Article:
Parasites of non-native freshwater fishes introduced into england and wales suggest enemy release and parasite acquisition.

Sheath, D.J., Williams, C.F., Reading, A.J. and Britton, J.R., 2015. Parasites of non-native freshwater fishes introduced into england and wales suggest enemy release and parasite acquisition. Biological Invasions, 17 (8), 2235 - 2246 .

Full text available as:

[img]
Preview
PDF (OPEN ACCESS ARTICLE)
BIOL INV.10.1007_s10530-015-0857-8.pdf - Published Version
Available under License Creative Commons Attribution Non-commercial.

538kB

DOI: 10.1007/s10530-015-0857-8

Abstract

When non-native species are introduced into a new range, their parasites can also be introduced, with these potentially spilling-over into native hosts. However, in general, evidence suggests that a high proportion of their native parasites are lost during introduction and infections by some new parasites from the native range might occur, potentially resulting in parasite spill-back to native species. These processes were investigated here using parasite surveys and literature review on seven non-native freshwater fishes introduced into England and Wales. Comparison of the mean numbers of parasite species and genera per population for each fish species England andWaleswith their native ranges revealed\9 % of the native parasite fauna were present in their populations in England and Wales. There was no evidence suggesting these introduced parasites had spilled over into sympatric native fishes. The non-native fishes did acquire parasites following their introduction, providing potential for parasite spill-back to sympatric fishes, and resulted in non-significant differences in overall mean numbers of parasites per populations between the two ranges. Through this acquisition, the non-native fishes also had mean numbers of parasite species and genera per population that were not significantly different to sympatric native fishes. Thus, the non-native fishes in England and Wales showed evidence of enemy release, acquired new parasites following introduction providing potential for spill-back, but showed no evidence of parasite spill-over.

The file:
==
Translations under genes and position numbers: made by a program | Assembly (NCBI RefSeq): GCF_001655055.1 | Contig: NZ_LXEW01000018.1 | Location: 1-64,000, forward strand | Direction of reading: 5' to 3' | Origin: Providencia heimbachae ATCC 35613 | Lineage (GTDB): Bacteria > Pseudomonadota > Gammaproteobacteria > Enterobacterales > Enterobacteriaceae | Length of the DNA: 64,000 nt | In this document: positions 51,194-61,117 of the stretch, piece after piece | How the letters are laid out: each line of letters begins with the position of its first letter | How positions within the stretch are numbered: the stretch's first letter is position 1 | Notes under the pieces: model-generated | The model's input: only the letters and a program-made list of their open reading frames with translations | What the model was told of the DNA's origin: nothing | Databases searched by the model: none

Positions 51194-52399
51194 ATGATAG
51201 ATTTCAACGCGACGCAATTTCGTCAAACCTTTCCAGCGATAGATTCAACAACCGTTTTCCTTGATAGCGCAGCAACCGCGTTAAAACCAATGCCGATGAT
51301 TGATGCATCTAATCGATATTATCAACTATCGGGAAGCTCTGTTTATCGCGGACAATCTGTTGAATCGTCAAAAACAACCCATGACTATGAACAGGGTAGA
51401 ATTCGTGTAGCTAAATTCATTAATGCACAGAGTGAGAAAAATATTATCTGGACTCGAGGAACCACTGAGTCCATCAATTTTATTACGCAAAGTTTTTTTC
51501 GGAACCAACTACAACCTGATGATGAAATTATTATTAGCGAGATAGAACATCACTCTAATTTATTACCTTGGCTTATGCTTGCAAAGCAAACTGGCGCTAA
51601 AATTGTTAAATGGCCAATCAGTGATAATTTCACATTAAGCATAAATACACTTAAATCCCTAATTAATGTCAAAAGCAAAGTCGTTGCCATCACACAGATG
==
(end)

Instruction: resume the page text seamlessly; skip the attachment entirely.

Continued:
Item Type:Article
ISSN:1387-3547
Uncontrolled Keywords:Freshwater ecosystems ; Invasive species ; Non-native fish ; Pathogen
Subjects:UNSPECIFIED
Group:Faculty of Science and Technology
ID Code:22885
Deposited By: Unnamed user with email symplectic@symplectic
Deposited On:10 Nov 2015 15:18
Last Modified:10 Nov 2015 15:18

Downloads

Downloads per month over past year

More statistics for this item...
Repository Staff Only -